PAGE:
At a moment when Israel is speeding toward the edge of a cliff, all Foxman can do is offer his unsolicited advice to the Palestinians, or alternatively, to point the finger of blame at them. Putting aside the question of whether he is right (he's half right - there's enough blame to be apportioned to all concerned), I wonder what he is going say if Israel drives off that cliff, destroying its future as a Jewish and democratic state. Will he write another op-ed telling us that it was Arafat's fault Israel drove of the cliff? Will that be enough to assuage the loss of the Zionist enterprise, "knowing" that the Palestinians had their chances for peace but blew it? Will it be enough to "know" that had only Abbas uttered those six words - "I will accept a Jewish state" -- that Netanyahu demanded in his speech before Congress the Jewish and democratic state of Israel would have been around for our grandchildren? And incidentally, does Abbas's refusal to speak the magic words justify Israel's continued occupation, a word he dare not mention, of the Palestinian people? How exactly does one go around assigning blame here without addressing the occupation?
Let me back up a bit and offer that Foxman deserves some credit here. He does not recite the old canard that the 1967 borders are indefensible. Nor does he repeat the mantra that Jerusalem must remain the "eternal and undivided" capital of Israel. He recognizes that Israeli prime ministers have negotiated on both of these points. Foxman dispels the notion, though perhaps not intentionally, that Barak offered Arafat everything the Palestinians could ever have hoped for. He says Barak offered more than 90% of the West Bank and Gaza and Olmert offered even more, which of course is true. (Foxman asserts that Abbas never got back to Olmert, but fails to mention the reason - Olmert under investigation for bribery resigned two weeks after making the offer. Not so much credit here.)
But it's not nearly enough to move away from the long debunked talking points of the rejectionistas (Hebrew pl. rejectionistim) only to peddle their latest ploy, the Palestinian refusal to recognize Israel as a Jewish state. Foxman argues:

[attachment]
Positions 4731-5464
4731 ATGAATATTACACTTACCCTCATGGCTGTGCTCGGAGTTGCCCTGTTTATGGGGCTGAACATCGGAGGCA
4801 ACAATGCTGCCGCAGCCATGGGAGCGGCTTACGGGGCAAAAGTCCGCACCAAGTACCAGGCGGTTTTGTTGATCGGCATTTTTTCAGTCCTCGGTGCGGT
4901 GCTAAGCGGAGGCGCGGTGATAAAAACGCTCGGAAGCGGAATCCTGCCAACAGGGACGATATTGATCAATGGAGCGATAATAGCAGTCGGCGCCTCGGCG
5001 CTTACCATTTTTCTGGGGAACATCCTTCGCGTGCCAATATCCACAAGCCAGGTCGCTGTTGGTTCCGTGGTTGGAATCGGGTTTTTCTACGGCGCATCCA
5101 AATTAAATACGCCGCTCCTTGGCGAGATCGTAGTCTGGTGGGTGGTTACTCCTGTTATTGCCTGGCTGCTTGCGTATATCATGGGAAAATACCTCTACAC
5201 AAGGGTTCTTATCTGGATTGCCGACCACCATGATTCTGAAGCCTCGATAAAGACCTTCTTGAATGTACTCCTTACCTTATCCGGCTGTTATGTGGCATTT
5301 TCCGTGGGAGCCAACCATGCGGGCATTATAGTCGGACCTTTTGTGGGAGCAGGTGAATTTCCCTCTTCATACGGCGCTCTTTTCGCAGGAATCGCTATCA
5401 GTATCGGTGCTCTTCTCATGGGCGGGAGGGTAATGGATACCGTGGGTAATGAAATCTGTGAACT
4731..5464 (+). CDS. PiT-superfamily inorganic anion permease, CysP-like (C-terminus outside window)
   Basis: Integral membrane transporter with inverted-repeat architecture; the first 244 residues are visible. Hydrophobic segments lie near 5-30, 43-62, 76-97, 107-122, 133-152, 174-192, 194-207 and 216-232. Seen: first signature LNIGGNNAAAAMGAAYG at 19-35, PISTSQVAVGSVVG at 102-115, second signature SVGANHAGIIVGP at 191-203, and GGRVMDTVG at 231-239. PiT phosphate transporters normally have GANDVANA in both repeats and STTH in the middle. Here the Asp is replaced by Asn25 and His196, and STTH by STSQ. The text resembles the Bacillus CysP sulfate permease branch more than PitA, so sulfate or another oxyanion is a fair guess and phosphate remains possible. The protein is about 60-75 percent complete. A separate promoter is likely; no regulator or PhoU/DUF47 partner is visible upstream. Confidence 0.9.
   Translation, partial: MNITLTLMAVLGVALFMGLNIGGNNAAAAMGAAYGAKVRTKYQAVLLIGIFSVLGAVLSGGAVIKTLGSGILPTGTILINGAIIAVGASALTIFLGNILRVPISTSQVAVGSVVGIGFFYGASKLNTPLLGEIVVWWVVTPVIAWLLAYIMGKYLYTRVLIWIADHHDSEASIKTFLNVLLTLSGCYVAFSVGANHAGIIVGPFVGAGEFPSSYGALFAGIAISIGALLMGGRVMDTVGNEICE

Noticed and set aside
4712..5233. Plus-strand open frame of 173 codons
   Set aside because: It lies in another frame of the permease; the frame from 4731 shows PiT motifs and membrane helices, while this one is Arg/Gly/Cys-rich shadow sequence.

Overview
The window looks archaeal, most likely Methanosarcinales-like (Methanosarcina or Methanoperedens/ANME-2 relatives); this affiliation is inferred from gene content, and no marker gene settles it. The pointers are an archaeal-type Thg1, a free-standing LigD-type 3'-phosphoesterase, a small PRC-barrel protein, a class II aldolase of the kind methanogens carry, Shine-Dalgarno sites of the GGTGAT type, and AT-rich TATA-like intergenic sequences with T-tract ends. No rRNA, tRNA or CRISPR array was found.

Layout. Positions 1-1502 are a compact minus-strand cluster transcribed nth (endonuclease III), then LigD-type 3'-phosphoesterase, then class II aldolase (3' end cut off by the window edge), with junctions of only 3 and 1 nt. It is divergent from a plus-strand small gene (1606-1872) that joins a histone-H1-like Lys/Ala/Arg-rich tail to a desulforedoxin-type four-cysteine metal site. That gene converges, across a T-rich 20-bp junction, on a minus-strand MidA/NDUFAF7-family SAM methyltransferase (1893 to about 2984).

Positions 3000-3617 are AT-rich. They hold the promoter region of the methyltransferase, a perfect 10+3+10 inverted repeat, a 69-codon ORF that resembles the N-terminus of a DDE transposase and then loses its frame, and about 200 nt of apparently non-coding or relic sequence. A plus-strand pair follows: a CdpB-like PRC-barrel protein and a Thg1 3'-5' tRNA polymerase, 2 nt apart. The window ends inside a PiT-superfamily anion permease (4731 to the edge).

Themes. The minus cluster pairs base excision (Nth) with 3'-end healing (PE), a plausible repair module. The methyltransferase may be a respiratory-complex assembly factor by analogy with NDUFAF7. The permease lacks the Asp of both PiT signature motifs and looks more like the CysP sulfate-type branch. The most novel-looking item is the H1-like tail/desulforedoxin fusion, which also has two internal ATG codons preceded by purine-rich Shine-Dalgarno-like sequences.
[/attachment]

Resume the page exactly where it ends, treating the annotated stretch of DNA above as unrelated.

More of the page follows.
Because the truth is today (and I would argue, going back over 64 years) the key ingredient for ending the conflict and bringing a two-state solution into reality is the need for the Palestinians finally to recognize the fundamental right of Israel to exist as a Jewish state.Funny, but I'm old enough to remember when the demand for the Palestinians to recognize Israel had nothing to do with its Jewish character. All the way back during his first term Netanyahu was quite satisfied to have the Palestinians accept Israel's right to exist. Period. No mention then of the Jewish state. But now that the Palestinians have done that, as the result of negotiations mind you, not as a precondition for the privilege of sitting at the table, Netanyahu and Foxman want more -- a Palestinian hechsher on Israel as a Jewish state. Is the utterance of the six words really of existential magnitude?
Foxman apparently accepts a two state solution as being in Israel's interest. But then he hands the Palestinians, who he has accused of making one classic mistake after another, a poison pill to kill it. The same Palestinians who he says are trying to delegitamize and destroy Israel. So the question I have is this: why would you create an obstacle to acting in your own self-interest, and then count on your "enemy" to remove it? With Israel failing to attain a two-state solution, has Foxman convinced himself that it was not worth it in the first place, at least not without those six words. Read this line from Foxman and you tell me: "I said that Israel saw such a [Palestinian] state as 'a goal of negotiations.' I emphasize the word 'a, not 'the' key ingredient."
The larger point here is that nowhere in his op-ed does Foxman impute any responsibility (other than "recognizing Palestinian claims") on Israel to act in its own self-interest by restarting negotiations. Having recounted past missed opportunities, Foxman feels he has the luxury of assigning blame and throwing his hands up until the Palestinians choke out those six words. But taking Foxman at his word, how about Israel "recognizing Palestinian claims" by agreeing to negotiate on the 1967 borders and freeze settlement activity for two or three months. That's the way leadership that believes in a two-state solution would act. And that's what people who understood what's good for the Jews would demand.